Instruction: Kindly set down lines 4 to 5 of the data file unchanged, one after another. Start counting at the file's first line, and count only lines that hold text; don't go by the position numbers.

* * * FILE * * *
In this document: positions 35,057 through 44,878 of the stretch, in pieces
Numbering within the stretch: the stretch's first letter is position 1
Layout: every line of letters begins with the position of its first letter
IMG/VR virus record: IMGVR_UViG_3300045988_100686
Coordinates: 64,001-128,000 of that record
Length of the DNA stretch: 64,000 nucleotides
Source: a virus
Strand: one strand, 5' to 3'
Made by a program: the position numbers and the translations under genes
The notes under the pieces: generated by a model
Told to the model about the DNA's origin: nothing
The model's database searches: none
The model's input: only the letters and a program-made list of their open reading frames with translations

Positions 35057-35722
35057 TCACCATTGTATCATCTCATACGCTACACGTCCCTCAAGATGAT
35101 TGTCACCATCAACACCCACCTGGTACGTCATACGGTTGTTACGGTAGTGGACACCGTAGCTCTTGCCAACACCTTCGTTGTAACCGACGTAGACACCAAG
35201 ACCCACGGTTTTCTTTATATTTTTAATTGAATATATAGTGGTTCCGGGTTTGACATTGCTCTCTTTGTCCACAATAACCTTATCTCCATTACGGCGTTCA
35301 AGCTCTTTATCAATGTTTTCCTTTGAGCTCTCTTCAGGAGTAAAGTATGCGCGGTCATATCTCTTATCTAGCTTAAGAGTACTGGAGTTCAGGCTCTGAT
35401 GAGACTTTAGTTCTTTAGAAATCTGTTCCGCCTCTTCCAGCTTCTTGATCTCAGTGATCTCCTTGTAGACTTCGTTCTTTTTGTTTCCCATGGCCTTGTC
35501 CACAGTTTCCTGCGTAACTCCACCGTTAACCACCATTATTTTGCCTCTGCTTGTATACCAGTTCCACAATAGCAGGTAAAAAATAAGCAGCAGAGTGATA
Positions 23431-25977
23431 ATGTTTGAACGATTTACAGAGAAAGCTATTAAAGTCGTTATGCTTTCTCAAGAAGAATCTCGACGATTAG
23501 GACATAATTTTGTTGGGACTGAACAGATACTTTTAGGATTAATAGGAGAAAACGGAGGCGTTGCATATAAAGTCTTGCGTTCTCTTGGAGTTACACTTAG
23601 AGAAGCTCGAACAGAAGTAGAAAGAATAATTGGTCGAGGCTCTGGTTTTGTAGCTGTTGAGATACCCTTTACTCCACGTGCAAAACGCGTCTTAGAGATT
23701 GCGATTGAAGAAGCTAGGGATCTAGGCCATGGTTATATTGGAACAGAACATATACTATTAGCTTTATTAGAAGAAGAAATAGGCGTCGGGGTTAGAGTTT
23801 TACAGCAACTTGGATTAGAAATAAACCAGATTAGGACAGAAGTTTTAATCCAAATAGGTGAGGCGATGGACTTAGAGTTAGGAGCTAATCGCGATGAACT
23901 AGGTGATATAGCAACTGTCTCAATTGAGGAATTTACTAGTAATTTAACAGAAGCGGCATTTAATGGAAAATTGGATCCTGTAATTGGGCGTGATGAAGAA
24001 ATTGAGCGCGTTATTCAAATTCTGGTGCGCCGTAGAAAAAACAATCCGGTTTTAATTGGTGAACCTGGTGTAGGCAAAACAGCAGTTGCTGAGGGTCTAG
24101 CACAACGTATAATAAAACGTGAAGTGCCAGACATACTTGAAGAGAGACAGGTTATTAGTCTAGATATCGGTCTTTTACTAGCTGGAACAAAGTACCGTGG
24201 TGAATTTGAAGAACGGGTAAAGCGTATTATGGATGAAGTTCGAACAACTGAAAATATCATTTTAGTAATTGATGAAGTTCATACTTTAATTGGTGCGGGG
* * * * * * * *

IMG/VR virus record: IMGVR_UViG_3300045988_100686
Coordinates: 64,001-128,000 of that record